To examine whether and how media coverage influences the way professional investors trade, the authors use a measure of a mutual fund’s propensity to buy or sell stocks covered in the media. They identify a new manager/fund characteristic that predicts fund performance and provide novel evidence that limited attention detracts from that performance.
Recently, researchers have provided increasing evidence of the impact that mass media coverage of individual stocks can have on individual investors’ trading behavior. Media coverage can play a significant role in putting certain stocks on the radar screens of attention-constrained individual investors.
Professional investors have more access to institutional information-processing resources and timely newswire services than do retail investors. The authors examine whether mass media coverage of individual stocks has an impact on the trading and performance of professional investors—specifically, mutual fund managers.
How Is This Research Useful to Practitioners?
The authors hypothesize that the investment decisions of mutual fund managers, like those of individual investors, are subject to limited attention and are consequently influenced by attention-grabbing mass media coverage. Overall, their findings are consistent with this hypothesis.
Funds tend to buy more of those stocks that receive heavy media coverage (indicated by an above-median article count). Fund sells, however, are not significantly associated with higher levels of stock media coverage, possibly because of short sale constraints.
Most notably, there is a strong negative relationship between funds’ propensity to buy stocks covered by the media and their performance relative to other funds. Funds in the strongest-propensity decile underperform funds in the weakest decile by 1.1%–2.8% per year.
If fund investors are attracted to media-covered stocks—and consequently channel money into funds that hold such stocks—then fund managers’ tendency to buy media-covered stocks might simply represent a rational response to client preferences. But further analyses conducted by the authors indicate that media coverage of stocks bought by the funds has little impact on the inflow of money from clients.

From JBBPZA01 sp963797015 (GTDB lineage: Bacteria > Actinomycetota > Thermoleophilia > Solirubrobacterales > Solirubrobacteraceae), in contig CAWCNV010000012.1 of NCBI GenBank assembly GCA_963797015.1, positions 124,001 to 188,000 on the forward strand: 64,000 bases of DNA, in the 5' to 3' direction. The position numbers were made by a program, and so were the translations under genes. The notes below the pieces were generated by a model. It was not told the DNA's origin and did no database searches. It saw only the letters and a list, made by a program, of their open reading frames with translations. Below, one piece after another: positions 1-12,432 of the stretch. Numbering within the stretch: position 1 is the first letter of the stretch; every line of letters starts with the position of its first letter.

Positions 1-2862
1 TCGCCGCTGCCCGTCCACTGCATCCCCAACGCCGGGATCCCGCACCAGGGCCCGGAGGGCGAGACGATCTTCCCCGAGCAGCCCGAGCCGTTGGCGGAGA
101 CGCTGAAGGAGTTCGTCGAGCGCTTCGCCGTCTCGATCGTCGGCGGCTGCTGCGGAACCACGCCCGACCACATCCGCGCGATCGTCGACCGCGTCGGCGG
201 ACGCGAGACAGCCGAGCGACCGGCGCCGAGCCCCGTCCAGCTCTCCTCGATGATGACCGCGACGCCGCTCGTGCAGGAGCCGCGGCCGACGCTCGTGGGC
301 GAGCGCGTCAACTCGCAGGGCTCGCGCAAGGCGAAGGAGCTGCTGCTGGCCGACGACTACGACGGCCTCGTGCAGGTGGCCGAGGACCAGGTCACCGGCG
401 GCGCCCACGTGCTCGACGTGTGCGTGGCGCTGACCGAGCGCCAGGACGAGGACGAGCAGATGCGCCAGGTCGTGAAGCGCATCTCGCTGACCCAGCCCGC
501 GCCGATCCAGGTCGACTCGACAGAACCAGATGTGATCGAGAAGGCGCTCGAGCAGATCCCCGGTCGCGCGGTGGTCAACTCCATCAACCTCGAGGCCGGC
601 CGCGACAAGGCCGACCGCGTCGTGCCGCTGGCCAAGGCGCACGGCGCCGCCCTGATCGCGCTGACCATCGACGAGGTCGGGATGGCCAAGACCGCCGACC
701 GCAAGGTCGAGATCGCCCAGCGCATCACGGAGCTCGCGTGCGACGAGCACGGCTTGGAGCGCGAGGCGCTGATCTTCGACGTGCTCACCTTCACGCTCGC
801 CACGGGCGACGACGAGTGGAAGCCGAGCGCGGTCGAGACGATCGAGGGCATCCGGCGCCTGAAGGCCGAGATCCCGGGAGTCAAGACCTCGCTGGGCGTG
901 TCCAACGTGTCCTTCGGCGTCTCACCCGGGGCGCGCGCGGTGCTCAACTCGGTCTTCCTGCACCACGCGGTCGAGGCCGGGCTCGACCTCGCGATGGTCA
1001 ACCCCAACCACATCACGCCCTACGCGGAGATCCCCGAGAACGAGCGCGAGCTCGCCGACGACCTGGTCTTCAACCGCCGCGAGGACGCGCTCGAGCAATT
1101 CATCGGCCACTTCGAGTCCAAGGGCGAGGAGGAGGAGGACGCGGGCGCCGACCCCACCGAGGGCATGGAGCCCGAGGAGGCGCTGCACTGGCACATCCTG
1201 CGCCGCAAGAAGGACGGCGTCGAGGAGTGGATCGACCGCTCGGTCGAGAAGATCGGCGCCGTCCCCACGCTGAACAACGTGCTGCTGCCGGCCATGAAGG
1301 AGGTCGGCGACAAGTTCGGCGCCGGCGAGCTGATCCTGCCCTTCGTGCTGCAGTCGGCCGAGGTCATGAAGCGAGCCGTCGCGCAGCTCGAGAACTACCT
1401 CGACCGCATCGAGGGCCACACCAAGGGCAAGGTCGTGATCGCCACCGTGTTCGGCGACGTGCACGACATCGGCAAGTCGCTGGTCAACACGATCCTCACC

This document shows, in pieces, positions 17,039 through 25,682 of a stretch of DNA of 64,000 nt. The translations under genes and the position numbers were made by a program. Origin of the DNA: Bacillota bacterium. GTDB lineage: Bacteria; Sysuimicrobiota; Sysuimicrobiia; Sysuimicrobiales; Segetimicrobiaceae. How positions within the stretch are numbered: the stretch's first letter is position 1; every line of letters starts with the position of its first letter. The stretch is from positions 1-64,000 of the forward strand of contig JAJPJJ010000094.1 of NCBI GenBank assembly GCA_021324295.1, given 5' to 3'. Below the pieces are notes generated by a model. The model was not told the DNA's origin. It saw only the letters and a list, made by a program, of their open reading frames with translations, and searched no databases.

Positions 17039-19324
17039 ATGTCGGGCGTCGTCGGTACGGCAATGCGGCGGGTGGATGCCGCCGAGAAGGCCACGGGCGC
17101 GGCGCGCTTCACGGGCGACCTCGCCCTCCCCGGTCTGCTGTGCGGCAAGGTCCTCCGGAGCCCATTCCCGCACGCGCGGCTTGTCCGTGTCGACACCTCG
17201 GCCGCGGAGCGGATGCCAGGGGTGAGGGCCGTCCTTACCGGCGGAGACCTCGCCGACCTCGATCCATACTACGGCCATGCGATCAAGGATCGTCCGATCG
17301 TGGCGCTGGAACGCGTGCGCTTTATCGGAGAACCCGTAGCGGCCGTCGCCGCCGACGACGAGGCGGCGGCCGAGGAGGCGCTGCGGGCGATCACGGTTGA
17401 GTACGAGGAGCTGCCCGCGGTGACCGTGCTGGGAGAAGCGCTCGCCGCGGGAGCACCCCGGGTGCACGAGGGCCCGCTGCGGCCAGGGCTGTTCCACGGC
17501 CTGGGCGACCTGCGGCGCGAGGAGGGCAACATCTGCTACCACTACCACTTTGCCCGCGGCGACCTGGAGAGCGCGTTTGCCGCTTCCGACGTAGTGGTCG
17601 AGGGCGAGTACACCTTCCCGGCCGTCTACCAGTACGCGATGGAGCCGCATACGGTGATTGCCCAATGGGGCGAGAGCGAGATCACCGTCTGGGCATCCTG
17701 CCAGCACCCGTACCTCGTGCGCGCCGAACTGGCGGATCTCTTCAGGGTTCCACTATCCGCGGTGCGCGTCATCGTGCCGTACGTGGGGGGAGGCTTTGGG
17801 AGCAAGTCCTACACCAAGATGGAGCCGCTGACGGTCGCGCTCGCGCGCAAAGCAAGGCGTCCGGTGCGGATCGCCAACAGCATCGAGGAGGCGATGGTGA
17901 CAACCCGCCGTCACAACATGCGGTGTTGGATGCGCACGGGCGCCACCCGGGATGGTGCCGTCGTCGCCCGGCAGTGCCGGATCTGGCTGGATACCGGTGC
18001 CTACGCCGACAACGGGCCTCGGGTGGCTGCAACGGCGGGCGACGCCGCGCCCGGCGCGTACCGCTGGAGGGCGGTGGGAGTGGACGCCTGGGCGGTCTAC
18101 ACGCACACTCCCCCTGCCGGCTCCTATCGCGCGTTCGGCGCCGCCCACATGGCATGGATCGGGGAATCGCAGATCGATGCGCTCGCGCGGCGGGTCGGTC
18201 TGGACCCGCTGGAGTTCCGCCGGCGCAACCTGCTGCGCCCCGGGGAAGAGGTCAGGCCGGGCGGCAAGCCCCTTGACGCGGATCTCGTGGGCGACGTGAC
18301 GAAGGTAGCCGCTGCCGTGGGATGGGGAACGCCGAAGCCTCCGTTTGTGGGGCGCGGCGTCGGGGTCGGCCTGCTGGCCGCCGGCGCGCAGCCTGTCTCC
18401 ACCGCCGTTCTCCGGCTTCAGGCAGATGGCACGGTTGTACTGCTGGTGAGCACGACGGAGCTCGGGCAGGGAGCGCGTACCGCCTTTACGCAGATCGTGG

Managers appear to be buying and selling based on media coverage regardless of its content. The authors use contemporaneous stock returns to infer coverage tone and find that positive-toned coverage and negative-toned coverage are both associated with more buys as well as with more sells.
Moreover, funds’ propensity to buy high-coverage stocks is persistent. Compared with funds classified as having the lowest propensity to buy, the highest-propensity funds continue to display a higher propensity three years after the classification period. Manager changes, however, are accompanied by significant reductions in propensity to buy, which is consistent with the notion that limited attention is a manager characteristic rather than a fund characteristic.
How Did the Authors Conduct This Research?
The authors obtain media coverage data from LexisNexis for all NYSE stocks and 500 randomly selected NASDAQ stocks for 1993 through 2002. They include articles published about the sample stocks in four newspapers in daily circulation, including the Wall Street Journal and the New York Times. The authors match the stocks to those in the CRSP stock database and to mutual fund holdings data.
The mutual fund sample is constructed by merging the CRSP Survivor-Bias-Free US Mutual Fund Database with the Thomson-Reuters Mutual Fund Holdings database (formerly known as the CDA/Spectrum database). The authors restrict their analysis to open-end domestic equity funds, excluding index funds. They also exclude funds that have less than half of their holdings in stocks belonging to their media-covered stock list.
They infer funds’ buys and sells from quarterly changes in fund holdings. They examine the relationship between stock media coverage and fund trading activity by estimating panel regressions of funds’ buys and sells—scaled by funds’ total net assets—on stocks’ lagged media coverage measures. The authors control for relevant firm characteristics, including firm size and book-to-market ratio.
The authors use cross-sectional regressions, in conjunction with shrinkage estimation, to define regression coefficient–based measures that represent funds’ propensity to buy/sell media-covered stocks. They then estimate panel regressions to examine the relationship between funds’ lagged propensities and five measures of their performance (i.e., four factor-model alphas and one “manipulation-proof” measure). The authors control for relevant fund characteristics, including fund size and fund turnover.
The cross-sectional regression coefficient–based measures that the authors use to represent propensities to buy and sell certain kinds of stocks are intuitively appealing. The measures seem to effectively capture fund manager tendencies to sell and, in particular, buy stocks with a high amount of media coverage.
In their closing paragraph, the authors mention the notion of investors taking the other side of trades that are driven by limited attention. I think this is an intriguing idea and look forward to seeing research examining such investors.